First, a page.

How often do you wish that you could put a mark at a particular location in your source code and then switch to that point with a simple click?



With Visual Studio, you can do that with the help of bookmarks.



A bookmark is a virtual placeholder which notes the position where you place one and you can quickly go to that position from anywhere in your source files by just a few keyboard clicks.



How to define a bookmark?



To create a bookmark, press Ctrl K + Ctrl K



This creates a book mark in the code. This is indicated by a blue button like indication on the left side of the line where you placed the bookmark.



Now to switch bookmark from any portion of your code, just press Ctrl K + Ctrl N



To go to previous bookmark, press Ctrl K + Ctrl P



To unmark a particular bookmark, navigate to that bookmark and press Ctrl K + Ctrl K (yes, this is the same combination you used to create a bookmark, what you are currently doing is toggling a bookmark)



To clear all your bookmarks, press Ctrl K + Ctrl L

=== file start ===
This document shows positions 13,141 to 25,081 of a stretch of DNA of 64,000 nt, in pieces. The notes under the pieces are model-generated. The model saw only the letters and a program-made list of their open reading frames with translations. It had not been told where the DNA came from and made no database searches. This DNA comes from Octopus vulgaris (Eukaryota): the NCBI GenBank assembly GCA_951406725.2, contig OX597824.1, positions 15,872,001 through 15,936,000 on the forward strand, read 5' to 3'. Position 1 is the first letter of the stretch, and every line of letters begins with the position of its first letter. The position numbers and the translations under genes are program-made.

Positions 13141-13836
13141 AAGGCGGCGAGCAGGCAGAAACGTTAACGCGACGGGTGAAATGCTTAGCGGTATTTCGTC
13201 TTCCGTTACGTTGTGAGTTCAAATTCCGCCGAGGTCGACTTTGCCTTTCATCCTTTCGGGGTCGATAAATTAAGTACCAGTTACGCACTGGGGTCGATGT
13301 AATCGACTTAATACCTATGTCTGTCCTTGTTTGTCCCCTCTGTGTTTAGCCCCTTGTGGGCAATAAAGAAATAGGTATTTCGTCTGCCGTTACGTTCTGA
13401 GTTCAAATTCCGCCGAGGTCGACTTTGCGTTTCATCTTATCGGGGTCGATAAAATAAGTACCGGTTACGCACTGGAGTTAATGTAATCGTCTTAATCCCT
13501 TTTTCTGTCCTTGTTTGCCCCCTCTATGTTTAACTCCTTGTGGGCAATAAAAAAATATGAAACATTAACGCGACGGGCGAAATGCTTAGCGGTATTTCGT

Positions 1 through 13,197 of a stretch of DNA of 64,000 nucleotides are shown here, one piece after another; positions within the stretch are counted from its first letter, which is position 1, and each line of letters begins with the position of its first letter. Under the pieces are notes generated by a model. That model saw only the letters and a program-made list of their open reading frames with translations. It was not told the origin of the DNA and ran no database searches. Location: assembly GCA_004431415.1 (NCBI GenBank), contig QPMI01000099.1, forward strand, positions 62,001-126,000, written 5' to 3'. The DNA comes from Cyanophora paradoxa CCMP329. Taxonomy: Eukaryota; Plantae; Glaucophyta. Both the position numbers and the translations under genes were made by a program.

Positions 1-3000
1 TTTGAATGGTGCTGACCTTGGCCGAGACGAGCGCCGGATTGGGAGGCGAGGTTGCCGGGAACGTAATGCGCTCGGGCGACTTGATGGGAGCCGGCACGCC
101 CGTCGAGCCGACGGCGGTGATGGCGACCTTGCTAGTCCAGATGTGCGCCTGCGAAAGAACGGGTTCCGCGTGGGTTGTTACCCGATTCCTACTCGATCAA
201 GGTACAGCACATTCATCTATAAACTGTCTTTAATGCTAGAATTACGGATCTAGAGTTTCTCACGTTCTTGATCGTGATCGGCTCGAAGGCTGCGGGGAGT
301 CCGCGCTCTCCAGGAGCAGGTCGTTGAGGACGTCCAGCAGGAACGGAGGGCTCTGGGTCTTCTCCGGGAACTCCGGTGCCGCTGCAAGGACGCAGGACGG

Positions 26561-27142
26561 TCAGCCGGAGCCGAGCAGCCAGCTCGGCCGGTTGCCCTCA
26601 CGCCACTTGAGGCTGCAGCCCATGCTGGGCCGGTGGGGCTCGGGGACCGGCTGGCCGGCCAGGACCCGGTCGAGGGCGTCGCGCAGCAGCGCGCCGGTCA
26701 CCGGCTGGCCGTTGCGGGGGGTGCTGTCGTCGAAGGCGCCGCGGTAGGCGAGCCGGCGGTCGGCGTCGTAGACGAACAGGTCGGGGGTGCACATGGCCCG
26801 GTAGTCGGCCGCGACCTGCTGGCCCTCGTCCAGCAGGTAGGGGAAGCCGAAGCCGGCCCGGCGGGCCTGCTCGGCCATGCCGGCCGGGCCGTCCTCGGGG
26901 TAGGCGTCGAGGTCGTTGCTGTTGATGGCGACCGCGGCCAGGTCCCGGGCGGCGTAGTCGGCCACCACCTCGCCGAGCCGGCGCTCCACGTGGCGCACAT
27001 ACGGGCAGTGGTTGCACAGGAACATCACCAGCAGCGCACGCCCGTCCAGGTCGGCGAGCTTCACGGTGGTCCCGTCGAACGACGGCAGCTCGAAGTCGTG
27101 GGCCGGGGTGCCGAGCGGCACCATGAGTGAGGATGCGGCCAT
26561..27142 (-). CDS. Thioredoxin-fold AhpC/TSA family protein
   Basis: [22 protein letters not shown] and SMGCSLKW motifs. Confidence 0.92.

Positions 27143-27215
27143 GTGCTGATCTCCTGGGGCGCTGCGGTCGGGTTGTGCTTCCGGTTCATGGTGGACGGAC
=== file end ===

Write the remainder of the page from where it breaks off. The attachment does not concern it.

If you have many files in your current folder and you want to navigate to the next bookmark in the folder, the shortcuts for next bookmark in folder is Ctrl Shift K + Ctrl Shift N and the previous bookmark in folder is Ctrl Shift K + Ctrl Shift P


All the above options are also available from the menu, Edit > Bookmark > ….


If you want to see all the bookmarks in one window, Go to View -> Bookmark Window (Ctrl K + Ctrl W). And click on the bookmark you want to go to.



Happy coding.


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Incremental search – VS2005

One of the lightly used features of VS2003 and VS2005 continue to be Incremental search. Developers usually know the text which they are searching for.


Due to lack of awareness of the VS editor features, I have seen many a developers editing code in TextPad and other editors.


If you know the exact text which you are searching for, you can use the incremental search feature of Visual Studio.


Press Ctrl + I. and start typing the text you are looking for. Your cursor will start to look like binocular facing downloads, and the first text matching the pattern will be selected. As you keep typing the complete text, the selection will jump to the location with contains the complete text. The status bar will contain the text you are looking for.


  


Hot keys:


Start Incremental Search: Ctrl + I


Made a mistake in typing: Hit Backspace till the wrong text is removed


Found the text you were searching for: Hit Escape


Change the search direction: Ctrl + Shift + I